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It appears that in centuries past, and in pre-industrial societies, bedtime has meant falling asleep once, then waking for awhile, and then going back to bed for a “second sleep.”
Bad sleepers rarely hear good news. Insomniacs often read about the latest ways our nighttime pacing is believed to be wrecking our health. Or we are treated to recycled and often unrealistic advice about how to shift around our routines to encourage sounder sleep. We can feel guilty if we find ourselves unable to follow it.

So my curiosity was piqued when a recent BBC online story, "The myth of the eight-hour sleep," shone a light on a growing body of research suggesting that "segmented sleep" is perfectly normal. It appears that in centuries past, and in pre-industrial societies, bedtime has meant falling asleep once, then waking for awhile, and then going back to bed for a "second sleep."

"That sounds like me," I thought - as many others surely did. Historians are arguing that everyone used to spend the night that way. For those who wake up in the middle of the night, this could be liberating news.

Before artificial lighting "colonized" the darkness (to borrow a term from the historian Craig Koslofsky), a nightly wakeful interlude was expected. Lighting and caffeinated beverages promoted active, chatty evenings. This, historians believe, believe pushed back the Western world's bedtime. The modern ideal of a continuous eight-hour slumber was born.

But prior to that, the idea of a "first" and "second" sleep was so routine, one researcher wrote, "it provoked little comment at the time."

This was the insight of A. Roger Ekirch, a professor of history at Virginia Tech. In his 2005 book At Day's Close, he argued that: "Until the close of the early modern era [roughly the year 1800], Western Europeans on most evenings experienced two major of sleep bridged by an hour or more of quiet wakefulness." This period was known as the "watch" or "watching."

"Segmented sleep has a lot of historical evidence," says Koslofsky, an associate professor of history at the University of Illinois and author of last fall's Evening's Empire: A History of the Night in Early Modern Europe. "[Ekirch] really demonstrated that these terms, 'first' and 'second' sleep, appeared in Homer, in Virgil, in ancient medieval Christian literature," he says. Humbler literature including diaries and prayer books also contain clues to how Westerners slept in the past.

Segmented sleep, Koslofsky says, "also seems to appear in societies that don't have a lot of access to artificial light. ... I think it's a natural feature of human evolution to break any long, dark period up into two sleeps."

Take the Trumai, an indigenous people in Brazil. They used to get up in the middle of the night to socialize and flirt by the fireside, smoke, or go fishing. The introduction of electricity to their society put an end to their midnight wanderings. Similar behaviour has been documented in other cultures.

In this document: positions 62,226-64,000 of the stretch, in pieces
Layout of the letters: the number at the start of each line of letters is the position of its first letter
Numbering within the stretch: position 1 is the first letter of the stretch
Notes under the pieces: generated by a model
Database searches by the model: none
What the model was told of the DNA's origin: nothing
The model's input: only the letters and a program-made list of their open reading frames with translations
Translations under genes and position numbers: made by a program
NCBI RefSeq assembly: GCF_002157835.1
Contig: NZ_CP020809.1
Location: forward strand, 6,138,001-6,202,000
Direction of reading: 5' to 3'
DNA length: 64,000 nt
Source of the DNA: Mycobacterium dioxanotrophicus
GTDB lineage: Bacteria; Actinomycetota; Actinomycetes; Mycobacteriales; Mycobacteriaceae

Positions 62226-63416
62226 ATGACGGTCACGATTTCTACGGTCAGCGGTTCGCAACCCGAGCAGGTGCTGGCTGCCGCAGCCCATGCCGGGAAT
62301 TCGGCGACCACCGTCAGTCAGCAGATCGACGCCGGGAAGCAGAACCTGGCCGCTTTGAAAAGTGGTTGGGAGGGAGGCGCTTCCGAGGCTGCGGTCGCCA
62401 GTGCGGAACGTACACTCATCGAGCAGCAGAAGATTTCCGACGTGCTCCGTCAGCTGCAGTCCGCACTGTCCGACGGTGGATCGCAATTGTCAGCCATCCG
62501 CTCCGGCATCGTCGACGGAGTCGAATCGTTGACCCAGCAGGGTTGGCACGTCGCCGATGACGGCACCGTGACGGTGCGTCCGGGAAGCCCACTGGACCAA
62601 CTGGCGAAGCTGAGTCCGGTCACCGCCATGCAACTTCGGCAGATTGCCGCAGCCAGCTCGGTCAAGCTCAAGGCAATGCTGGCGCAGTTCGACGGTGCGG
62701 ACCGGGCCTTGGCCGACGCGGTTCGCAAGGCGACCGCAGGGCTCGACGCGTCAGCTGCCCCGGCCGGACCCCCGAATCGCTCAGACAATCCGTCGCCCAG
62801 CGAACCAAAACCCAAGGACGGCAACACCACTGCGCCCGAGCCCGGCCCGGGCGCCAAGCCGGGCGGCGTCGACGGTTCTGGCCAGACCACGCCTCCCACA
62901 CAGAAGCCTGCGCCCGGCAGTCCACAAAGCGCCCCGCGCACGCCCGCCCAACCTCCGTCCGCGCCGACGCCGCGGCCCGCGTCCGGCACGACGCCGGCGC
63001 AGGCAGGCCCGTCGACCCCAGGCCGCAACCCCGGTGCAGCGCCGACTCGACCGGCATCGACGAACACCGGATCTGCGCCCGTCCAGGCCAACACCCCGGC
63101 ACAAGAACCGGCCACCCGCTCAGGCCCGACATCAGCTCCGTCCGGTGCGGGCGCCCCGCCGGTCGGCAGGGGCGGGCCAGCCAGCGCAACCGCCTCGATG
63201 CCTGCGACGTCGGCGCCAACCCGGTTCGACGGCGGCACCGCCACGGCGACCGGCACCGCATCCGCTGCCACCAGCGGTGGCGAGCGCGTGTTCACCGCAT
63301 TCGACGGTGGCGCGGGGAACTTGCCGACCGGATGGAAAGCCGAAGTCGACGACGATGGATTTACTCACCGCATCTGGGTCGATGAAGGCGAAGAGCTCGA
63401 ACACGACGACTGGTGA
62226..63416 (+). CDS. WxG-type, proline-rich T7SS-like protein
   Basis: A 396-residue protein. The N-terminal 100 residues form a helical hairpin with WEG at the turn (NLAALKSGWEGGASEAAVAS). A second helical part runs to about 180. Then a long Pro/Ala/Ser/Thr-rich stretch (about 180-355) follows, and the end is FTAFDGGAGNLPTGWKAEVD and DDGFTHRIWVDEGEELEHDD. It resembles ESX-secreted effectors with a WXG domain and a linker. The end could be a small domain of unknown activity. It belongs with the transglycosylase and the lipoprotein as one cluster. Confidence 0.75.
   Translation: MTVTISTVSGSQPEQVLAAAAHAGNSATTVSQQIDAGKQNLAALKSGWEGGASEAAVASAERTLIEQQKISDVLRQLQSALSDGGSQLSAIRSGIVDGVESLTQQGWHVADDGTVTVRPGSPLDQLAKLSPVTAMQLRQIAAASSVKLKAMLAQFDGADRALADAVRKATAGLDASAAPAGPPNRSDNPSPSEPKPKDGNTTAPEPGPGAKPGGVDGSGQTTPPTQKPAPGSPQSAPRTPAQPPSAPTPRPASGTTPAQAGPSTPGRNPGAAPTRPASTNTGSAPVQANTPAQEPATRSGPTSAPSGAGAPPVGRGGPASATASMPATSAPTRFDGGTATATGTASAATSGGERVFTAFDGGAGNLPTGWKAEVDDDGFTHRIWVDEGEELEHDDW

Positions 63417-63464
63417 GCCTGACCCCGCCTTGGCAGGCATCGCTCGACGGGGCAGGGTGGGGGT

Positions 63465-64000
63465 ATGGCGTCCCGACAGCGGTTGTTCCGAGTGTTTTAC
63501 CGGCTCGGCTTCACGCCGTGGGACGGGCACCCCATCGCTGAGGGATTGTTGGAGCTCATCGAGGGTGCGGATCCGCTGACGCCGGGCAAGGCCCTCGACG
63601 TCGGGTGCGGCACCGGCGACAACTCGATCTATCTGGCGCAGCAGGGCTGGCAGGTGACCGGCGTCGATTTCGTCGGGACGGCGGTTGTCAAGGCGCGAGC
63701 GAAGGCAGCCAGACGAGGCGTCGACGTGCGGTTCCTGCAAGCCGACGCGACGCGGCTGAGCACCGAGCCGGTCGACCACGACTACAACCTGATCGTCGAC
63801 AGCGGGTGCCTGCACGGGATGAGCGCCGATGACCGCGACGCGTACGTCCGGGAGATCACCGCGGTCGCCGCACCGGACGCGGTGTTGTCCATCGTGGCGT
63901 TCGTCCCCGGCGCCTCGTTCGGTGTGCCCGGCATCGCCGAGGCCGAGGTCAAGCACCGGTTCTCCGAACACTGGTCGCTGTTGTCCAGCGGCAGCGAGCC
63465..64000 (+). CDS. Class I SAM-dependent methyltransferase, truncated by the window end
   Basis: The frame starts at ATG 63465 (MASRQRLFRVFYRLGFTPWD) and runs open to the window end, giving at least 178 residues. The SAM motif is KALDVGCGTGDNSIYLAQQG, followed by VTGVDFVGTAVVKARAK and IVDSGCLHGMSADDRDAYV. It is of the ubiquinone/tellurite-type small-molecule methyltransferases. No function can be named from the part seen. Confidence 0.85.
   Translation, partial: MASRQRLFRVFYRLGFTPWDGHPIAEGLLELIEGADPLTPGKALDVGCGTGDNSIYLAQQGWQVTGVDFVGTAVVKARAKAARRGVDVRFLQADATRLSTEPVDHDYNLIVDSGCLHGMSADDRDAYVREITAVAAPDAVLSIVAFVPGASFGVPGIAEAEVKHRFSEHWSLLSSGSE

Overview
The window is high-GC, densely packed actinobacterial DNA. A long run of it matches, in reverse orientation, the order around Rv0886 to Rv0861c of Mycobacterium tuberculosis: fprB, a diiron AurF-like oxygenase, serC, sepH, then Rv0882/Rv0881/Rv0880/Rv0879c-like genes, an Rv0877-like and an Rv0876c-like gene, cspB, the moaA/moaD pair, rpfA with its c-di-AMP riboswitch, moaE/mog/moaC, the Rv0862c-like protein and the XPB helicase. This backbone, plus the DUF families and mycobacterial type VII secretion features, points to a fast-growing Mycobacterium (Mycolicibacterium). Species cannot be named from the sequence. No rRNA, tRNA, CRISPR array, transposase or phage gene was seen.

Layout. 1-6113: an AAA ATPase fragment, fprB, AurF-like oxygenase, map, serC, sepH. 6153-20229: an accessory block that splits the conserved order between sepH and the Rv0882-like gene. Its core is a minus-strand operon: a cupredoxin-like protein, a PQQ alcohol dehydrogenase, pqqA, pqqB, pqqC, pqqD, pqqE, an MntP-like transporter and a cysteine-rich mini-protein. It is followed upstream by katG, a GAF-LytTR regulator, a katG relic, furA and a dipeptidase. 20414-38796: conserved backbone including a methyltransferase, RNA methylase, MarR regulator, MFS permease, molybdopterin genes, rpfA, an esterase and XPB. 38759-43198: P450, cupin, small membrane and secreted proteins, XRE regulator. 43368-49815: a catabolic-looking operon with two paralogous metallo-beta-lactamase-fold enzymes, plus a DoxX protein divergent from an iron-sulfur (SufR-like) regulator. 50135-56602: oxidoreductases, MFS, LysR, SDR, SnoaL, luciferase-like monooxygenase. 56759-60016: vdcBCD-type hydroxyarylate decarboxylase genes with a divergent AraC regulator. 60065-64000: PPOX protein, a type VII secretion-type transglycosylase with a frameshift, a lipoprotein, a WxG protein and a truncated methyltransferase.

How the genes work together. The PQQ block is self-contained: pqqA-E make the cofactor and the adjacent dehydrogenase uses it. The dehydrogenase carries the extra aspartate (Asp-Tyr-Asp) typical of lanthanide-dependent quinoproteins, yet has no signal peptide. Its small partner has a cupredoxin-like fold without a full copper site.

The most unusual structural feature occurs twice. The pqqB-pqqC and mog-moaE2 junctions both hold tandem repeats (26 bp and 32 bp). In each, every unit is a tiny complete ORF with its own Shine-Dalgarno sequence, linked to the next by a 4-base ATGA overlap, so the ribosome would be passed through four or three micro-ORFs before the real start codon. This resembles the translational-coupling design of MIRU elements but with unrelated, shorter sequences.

If biphasic slumber is common, could it be the "correct" way to sleep? That is, did evolution design us for two four-hour chunks of rest? What is ideal, anyway?

"That is really the question that should be asked," says Charles Samuels, medical director of the Centre for Sleep and Human Performance in Calgary. "Establishing norms when it comes to human sleep is very difficult and complex."

It appears we do fall into a segmented sleep pattern when coffee and electricity are confiscated from us. The BBC noted a 1990s experiment by the psychiatrist Thomas Wehr, in which subjects were enveloped in profound darkness for 14 hours every night for a month. Over time, they drifted into a biphasic pattern. This was a sign, it has been suggested, that segmented sleep has a prehistoric pedigree.

Samuels is open to that possibility. But he questions whether we could make any practical use of the revelation in the 21st century.

"Could it be that we're genetically determined to sleep this way? Yes," Samuels says. However: "I think the most important thing to remember is that [in] 2012, the world does not operate the way it did. It's all well and good to say that in the past people [had biphasic sleep], but the question is, what's the relevance today? In this day and age, when people have to go to work in the morning and at home at night, we don't have a lot of choice. We really only have the nighttime to rest."

Samuels listens to a brief account of my sleep disturbances: Several times a week, I find myself waking up sometime between 2:30 and 6 a.m., and spend between at least 30 minutes - and often more than two hours - unable to get back to sleep. Is that my body trying to sleep biphasically?

Samuels thinks not. "We would call that 'maintenance insomnia.' " It's common.

Yet it's still tempting to cast aside my little pharmacopeia of herbal teas the occasional over-the-counter sleeping pill. It may be worthwhile giving the two-sleep pattern a trial run - or at least stop feeling guilty about my sleeplessness.

"You might feel relieved when you hear [historical evidence] that there's nothing wrong with that," Koslofsky says.

I do. Maybe even enough to rest a little easier.